Salmon farms provide much of the salmon in the market today. This is generally the Atlantic Salmon which is a completely different fish from the Pacific salmon in the last post. The farm raised salmon market is dominated by 4 large companies with a combined market share of about 75%. Farms grow salmon in submerged cages about the size of a small house which will contain thousands of fish. Some of them so crowded the fish can barely swim.
There are a number of issues created by salmon farming – many of which adversely affect the wild population. Because of the salmon needing both freshwater and saltwater, many of these farms are at the estuaries and mouths of large rivers.
Pollution is one of the key issues with salmon farming. The first type is organic pollution. A large farm of 200,000 fish releases waste products that are equal to the untreated sewage of a town of more than 50,000 people. This decomposition of waste products depletes oxygen in the water. The extra nutrients from the waste stimulates the growth of marine plants and algae well above natural levels, again depleting oxygen in the water. The waste sediment settles to the seabed and all of this can smother the other organisms that would normally be in the water and destroys any shellfish beds around.
The next problem is chemical pollution. With that many fish so close together, disease is a major problem which is managed via the introduction of antibiotics into the salmon’s feed. These drugs find their way into the marine environment. Toxic chemicals are used with the net cages. Cages are often painted with antifouling paints containing copper to prevent the growth on the metal nets minimizing the cleaning. The copper often gets stripped off as the nets are cleaned or slowly leach from the paint. Zinc is added to the feed to keep the salmon from getting cataracts which also finds its way into the environment. Pesticides are used to prevent problems like sea lice on the fish. These chemicals that are added are also very toxic.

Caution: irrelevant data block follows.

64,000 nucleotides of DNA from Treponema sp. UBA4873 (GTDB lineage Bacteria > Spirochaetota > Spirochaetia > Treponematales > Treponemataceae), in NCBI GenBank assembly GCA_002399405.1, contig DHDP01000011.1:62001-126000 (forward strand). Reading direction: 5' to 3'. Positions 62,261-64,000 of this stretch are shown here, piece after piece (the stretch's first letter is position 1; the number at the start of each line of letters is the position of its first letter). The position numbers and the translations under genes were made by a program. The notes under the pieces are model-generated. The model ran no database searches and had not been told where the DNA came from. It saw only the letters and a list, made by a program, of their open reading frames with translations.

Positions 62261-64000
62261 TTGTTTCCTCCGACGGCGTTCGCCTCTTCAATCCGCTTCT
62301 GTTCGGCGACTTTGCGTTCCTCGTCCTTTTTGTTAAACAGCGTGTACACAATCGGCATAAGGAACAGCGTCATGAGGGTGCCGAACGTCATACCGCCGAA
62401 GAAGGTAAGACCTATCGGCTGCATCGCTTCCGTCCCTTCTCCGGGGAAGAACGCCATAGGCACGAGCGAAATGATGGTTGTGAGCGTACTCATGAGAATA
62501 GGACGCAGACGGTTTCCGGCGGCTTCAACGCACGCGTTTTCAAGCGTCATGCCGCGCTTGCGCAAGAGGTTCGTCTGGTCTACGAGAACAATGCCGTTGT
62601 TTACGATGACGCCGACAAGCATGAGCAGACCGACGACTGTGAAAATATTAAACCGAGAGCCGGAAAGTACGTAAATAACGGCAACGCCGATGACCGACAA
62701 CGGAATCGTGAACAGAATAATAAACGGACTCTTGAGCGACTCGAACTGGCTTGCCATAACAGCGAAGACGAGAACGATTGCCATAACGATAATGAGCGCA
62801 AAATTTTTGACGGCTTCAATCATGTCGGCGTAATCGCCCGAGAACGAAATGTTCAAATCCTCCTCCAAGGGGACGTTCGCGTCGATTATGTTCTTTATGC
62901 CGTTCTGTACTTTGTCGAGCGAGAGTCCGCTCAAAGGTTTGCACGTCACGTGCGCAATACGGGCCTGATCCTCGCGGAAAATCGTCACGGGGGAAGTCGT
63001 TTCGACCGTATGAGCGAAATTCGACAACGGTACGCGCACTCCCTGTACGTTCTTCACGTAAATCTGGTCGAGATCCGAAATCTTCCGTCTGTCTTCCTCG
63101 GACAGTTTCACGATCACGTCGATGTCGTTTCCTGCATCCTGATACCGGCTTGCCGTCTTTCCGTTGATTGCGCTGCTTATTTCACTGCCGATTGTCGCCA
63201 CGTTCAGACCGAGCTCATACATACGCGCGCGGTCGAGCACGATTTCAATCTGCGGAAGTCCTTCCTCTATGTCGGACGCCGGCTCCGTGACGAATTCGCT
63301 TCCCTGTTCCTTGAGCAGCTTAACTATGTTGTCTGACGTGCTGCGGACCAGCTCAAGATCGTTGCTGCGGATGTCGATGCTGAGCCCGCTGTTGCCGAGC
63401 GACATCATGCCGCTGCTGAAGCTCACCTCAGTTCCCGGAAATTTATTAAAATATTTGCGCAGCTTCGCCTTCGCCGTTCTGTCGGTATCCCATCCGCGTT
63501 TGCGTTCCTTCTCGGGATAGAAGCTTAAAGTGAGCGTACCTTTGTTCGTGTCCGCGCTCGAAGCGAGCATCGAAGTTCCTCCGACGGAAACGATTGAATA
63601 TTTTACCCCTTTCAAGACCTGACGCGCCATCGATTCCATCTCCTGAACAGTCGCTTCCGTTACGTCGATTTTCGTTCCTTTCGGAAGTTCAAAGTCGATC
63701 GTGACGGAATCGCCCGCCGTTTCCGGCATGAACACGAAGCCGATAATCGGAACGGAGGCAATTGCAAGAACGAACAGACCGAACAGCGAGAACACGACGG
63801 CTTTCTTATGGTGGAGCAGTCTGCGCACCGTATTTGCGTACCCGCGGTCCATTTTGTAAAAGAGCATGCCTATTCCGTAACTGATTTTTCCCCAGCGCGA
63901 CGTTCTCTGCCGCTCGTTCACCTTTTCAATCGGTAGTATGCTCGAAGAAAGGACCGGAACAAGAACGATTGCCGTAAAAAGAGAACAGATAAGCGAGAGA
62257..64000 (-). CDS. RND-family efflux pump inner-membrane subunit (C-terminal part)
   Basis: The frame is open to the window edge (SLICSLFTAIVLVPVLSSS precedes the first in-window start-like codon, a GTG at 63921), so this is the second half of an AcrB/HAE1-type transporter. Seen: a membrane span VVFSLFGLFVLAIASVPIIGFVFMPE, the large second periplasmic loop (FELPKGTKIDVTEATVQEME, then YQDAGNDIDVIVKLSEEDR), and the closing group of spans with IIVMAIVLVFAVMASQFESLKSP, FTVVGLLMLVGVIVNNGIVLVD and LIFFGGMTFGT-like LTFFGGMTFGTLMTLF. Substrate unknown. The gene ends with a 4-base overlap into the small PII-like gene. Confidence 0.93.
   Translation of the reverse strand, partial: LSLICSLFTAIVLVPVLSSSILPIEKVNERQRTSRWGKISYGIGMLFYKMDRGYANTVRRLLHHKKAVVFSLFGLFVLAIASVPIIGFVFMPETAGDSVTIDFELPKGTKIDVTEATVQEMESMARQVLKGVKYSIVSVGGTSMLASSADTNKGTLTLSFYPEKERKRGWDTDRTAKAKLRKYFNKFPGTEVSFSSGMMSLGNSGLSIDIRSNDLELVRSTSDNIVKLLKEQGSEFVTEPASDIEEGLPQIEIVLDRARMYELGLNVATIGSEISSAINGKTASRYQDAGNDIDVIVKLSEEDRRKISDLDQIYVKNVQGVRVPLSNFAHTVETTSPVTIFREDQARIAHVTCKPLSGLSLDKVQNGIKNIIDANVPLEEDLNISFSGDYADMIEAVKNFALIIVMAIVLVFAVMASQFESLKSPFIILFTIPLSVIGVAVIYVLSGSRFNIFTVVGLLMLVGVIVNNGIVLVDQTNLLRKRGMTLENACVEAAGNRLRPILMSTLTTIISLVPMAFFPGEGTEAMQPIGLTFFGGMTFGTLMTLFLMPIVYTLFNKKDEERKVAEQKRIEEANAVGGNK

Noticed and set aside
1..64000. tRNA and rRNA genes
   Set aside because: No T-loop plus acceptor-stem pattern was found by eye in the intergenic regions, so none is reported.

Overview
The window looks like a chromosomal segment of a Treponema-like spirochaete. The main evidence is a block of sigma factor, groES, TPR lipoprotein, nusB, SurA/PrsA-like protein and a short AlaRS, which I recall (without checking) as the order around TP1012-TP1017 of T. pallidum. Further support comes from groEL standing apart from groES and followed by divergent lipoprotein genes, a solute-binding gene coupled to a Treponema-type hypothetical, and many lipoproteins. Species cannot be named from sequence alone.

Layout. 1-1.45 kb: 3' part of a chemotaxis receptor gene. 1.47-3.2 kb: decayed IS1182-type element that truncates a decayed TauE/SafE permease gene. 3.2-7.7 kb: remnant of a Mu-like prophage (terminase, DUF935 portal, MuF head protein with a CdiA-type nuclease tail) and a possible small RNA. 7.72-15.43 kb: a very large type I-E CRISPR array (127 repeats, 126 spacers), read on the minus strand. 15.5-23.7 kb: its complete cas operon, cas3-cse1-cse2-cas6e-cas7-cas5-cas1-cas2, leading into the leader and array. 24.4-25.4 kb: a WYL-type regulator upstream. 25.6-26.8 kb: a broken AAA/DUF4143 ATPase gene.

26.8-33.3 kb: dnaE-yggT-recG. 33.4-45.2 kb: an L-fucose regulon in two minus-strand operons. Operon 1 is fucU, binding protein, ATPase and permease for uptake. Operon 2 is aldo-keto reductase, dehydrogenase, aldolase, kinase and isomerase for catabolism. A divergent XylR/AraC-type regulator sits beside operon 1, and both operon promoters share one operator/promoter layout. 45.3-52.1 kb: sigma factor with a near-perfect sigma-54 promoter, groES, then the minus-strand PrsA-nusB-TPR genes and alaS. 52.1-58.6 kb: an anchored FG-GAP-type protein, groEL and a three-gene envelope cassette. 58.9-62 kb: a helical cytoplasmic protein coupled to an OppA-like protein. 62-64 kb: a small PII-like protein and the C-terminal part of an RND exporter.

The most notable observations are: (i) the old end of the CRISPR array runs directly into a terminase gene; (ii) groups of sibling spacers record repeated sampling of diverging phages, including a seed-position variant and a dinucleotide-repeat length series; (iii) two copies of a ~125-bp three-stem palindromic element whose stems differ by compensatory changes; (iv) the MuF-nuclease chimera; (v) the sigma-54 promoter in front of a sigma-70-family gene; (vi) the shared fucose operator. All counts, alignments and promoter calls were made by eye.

Salmon are naturally white fleshed fish. Wild salmon get their color from the diet they eat in the wild, consuming smaller shrimp and krill. However, at the farm, the color is from artificial dyes added to the feed. The picture shows the range of dyes available from SalmoFan which allows farmers to choose just the right shade for their salmon.
It takes on average 2 1/2 pounds of smaller fish to produce 1 pound of farmed salmon. The fish are caught and fed to the larger salmon or turned into fish meal and fish oil to feed to the farmed salmon. As a result of this processing, farmed salmon has been found to have levels of PCB’s and other contaminates that are 10 times that found in wild salmon.
Most salmon pens are have open tops which allows a small percentage of the farmed salmon to escape. The farming industry refers to this as “leakage.” This creates many issues for the wild salmon. The farmed adult Atlantic Salmon tend to be more aggressive than their wild kin. These fish are carriers of sea lice, disease and other parasites which affects the wild population. As they are not native, especially to the Pacific rivers, they begin to take over. The New Brunswick river is a great example. In 1983, escapees were about 5.5% of the salmon population, by 1995, that percentage grew to 90%. Since almost all farmed salmon are from 40 original stocks which have been bred to be large, fast maturing adaptable and aggressive, the genetic diversity of the population has been greatly reduced.
Stay tuned – next post about the collision between wild salmon and farmed salmon and what we can do.